I’m not exactly sure how Jesus would sort out the problems in Syria and Iraq. Jesus might well go and get himself killed, but he was not one to do the killing.

It’s not easy to get in the mind of Jesus, but he gave Peter and the other disciples a piece of his mind, and we need to hear what he had to say. Because what he had to say is informative of how we are to operate as well. Our challenge is not to operate with human sense, but with divine sense.

And this is particularly challenging because we’ve used our good human sense to make sense of why Jesus gave himself over to the chief priests, the elders, and the scribes and then to death on the cross. This was not a strategy that made sense to Peter, but we’ve found a way to make sense of it. We’ve latched on to this concept of Jesus needing to die for our sins. We’ve come to accept that it made sense for Jesus to die on the cross – that it was a good thing for him to do. And I’m not saying that it was a bad thing for him to do, but we’ve turned that act in to something that’s easier for us to accept.

We’ve turned it in to something he needed to do in order to fix the world. We’ve unfortunately turned this powerfully confounding act of self-giving in to a scripted act in a cosmic drama. And by doing this we’ve turned his incredibly challenging portrayal of love in to the necessary work of a messianic hero.

We’ve found a way to make sense of Jesus’ journey to Jerusalem. We’ve turned it in to something we can accept. We’ve chosen to believe that Jesus was just playing his role in the cosmic drama of good vs. evil, or God vs. humanity. God was unhappy with the way humans were behaving, and Jesus appeased God with the perfect sacrifice of himself – a concept that makes perfect human sense.

I’m not diminishing the extent of this gift that Jesus gave to the world, but I do want to challenge the notion that the death of Jesus on a cross was something God had designed and Jesus had to do. I refuse to believe that Jesus was simply an actor in a divine drama because I think that’s an exercise in making the story more bearable. I think that’s a way making human sense of the story and when we do that we avoid the challenge of thinking with divine sense. I’m convinced that it’s much easier for us to believe that Jesus simply knew what God had instructed him to do than it is for us to believe that the Son of Man had enough faith-inspired courage to trust that God’s kingdom would prevail and he would live on even if he was killed.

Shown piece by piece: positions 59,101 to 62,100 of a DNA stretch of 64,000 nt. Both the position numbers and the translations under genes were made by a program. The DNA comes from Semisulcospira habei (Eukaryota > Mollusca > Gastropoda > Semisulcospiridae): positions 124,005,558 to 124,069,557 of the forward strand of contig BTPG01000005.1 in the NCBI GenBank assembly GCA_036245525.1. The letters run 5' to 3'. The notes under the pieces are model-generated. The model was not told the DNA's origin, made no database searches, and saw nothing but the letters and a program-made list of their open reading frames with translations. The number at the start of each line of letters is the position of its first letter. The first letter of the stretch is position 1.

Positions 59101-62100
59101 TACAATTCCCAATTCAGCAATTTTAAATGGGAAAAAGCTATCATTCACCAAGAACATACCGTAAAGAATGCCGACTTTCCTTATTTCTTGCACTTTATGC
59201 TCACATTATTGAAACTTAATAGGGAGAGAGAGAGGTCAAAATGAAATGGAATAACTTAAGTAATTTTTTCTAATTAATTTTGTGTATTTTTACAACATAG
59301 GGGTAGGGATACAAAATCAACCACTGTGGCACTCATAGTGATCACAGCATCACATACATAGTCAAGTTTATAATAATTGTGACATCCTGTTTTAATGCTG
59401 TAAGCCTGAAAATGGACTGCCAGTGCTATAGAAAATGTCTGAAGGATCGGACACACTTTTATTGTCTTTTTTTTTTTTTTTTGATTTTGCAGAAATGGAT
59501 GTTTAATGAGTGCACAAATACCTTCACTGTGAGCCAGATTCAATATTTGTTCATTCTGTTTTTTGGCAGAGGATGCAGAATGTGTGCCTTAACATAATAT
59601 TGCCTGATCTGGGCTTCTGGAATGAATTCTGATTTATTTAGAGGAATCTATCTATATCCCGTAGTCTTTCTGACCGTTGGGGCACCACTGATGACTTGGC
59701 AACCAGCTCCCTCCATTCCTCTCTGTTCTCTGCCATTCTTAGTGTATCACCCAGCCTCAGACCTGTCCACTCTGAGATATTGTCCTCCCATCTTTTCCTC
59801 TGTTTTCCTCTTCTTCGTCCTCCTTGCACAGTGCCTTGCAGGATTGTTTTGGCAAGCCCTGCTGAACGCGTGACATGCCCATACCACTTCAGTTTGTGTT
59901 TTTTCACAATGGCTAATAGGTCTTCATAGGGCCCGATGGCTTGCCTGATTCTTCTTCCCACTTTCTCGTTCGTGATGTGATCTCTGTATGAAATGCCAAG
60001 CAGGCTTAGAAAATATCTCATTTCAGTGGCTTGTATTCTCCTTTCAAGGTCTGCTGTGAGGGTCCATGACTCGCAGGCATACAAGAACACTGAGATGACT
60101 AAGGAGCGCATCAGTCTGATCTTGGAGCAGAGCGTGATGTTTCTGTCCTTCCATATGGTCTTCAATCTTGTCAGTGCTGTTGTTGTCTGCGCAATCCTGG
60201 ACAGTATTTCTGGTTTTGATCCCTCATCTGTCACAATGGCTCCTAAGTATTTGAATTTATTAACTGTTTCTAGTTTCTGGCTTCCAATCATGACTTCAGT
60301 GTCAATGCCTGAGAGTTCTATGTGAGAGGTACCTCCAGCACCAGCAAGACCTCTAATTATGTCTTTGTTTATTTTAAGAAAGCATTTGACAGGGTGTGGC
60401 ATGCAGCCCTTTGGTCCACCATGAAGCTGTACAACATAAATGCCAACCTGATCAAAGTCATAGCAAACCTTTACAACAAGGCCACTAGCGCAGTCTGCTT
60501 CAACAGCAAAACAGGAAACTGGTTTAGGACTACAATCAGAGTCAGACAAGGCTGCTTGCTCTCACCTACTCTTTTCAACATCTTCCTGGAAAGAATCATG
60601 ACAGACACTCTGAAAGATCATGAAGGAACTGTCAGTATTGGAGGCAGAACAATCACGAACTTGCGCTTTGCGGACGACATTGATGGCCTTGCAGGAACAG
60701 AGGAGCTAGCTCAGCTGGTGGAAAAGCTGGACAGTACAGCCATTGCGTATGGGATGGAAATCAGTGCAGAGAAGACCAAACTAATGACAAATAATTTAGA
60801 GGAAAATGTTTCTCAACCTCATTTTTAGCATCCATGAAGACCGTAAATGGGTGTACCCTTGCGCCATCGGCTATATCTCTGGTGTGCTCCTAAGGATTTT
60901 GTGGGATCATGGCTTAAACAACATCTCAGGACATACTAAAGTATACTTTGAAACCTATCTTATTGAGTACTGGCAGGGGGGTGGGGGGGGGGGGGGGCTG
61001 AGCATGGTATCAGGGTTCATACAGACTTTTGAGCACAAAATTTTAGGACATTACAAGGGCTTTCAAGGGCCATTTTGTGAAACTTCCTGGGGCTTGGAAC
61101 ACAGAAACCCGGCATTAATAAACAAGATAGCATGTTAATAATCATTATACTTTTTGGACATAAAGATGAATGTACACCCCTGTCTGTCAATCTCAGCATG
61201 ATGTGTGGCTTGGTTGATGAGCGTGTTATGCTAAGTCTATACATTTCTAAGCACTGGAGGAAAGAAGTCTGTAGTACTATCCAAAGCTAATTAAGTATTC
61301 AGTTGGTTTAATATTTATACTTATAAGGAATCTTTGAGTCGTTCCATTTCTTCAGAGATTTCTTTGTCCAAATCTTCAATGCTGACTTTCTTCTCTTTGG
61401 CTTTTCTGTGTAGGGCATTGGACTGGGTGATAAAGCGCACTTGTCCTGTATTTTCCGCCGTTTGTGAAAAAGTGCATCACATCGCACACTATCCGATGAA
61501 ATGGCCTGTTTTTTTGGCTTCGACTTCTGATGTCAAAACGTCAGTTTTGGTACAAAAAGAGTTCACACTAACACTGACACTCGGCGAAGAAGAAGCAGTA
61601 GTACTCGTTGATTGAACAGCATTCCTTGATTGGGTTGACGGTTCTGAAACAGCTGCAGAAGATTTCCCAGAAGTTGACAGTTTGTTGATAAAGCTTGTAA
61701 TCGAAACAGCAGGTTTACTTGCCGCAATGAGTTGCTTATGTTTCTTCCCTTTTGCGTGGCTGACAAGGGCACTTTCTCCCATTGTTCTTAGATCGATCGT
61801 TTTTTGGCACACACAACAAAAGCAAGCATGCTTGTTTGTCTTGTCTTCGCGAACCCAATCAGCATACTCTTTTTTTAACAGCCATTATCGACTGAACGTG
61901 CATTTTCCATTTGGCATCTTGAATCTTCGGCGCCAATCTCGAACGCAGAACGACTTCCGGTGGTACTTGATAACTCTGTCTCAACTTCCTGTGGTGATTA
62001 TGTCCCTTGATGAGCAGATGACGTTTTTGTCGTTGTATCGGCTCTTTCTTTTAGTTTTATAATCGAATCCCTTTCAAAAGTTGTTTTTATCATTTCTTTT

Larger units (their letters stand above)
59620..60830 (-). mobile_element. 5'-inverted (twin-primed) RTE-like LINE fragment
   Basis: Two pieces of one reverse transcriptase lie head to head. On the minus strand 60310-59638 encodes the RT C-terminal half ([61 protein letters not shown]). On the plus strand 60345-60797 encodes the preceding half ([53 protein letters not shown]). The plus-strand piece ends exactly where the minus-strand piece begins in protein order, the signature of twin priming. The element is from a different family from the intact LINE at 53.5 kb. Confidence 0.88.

Was Jesus thinking? Or was he just doing what he was programmed to do? Was Jesus a human being who operated with divine sense, or was he simply operated by God? This is a deeply theological question. Great councils have been assembled over this question, books have been written to answer this question, churches have been split over this question, I guess wars have even been fought over this question. You may not find yourself thinking about this question very often, but regardless of how you might answer this question, how you live probably indicates what you believe. Do you find yourself trying to think as Jesus would think, or are you content to revere Jesus for doing what he did?

What jumps out at me in this passage is just how confounding Jesus was to the person who was most closely associated with him. Peter loved Jesus, he believed in Jesus, he wanted to follow Jesus, but he didn’t like what Jesus said he was going to do. What made sense to Peter is not what made sense to Jesus. Peter wanted Jesus to fix the brokenness of Israel, but Jesus wanted Peter and the rest of us to see how to find true life in the midst of this broken world. Jesus thought with the mind of God, and I believe this is what he invites all of us to do. I don’t believe our job is just to revere Jesus for the great work he did to reconcile humanity to God – I believe Jesus invites us all to join him in the humanly illogical work of reconciliation. It’s humanly illogical because it often involves loving the very people who give you the most grief.

Jesus didn’t invite his followers to pick up a sword and go kill a Roman collaborator – he challenged them to pick up their own cross and to follow him. And we are them.

This is a challenging passage of scripture for those of us who spend most of our time using our good human sense. We have to use our human sense to keep ourselves fed, and clothed, and sheltered, but it gets in our way when we start looking for true life. Nobody ever said it’s easy to follow Jesus – if they did they weren’t very familiar with the story. I believe Christian discipleship is an enterprise that raises more questions than it answers, but even the questions it raises are nourishing to ponder. What was Jesus thinking? What is the living Christ thinking?

Thanks be to God for the life of this man who didn’t do what we wanted, but who knew what we needed, and who continues to live among us in order to challenge us, to nourish us, and to show us the way to find true life in the midst of this broken and beautiful world.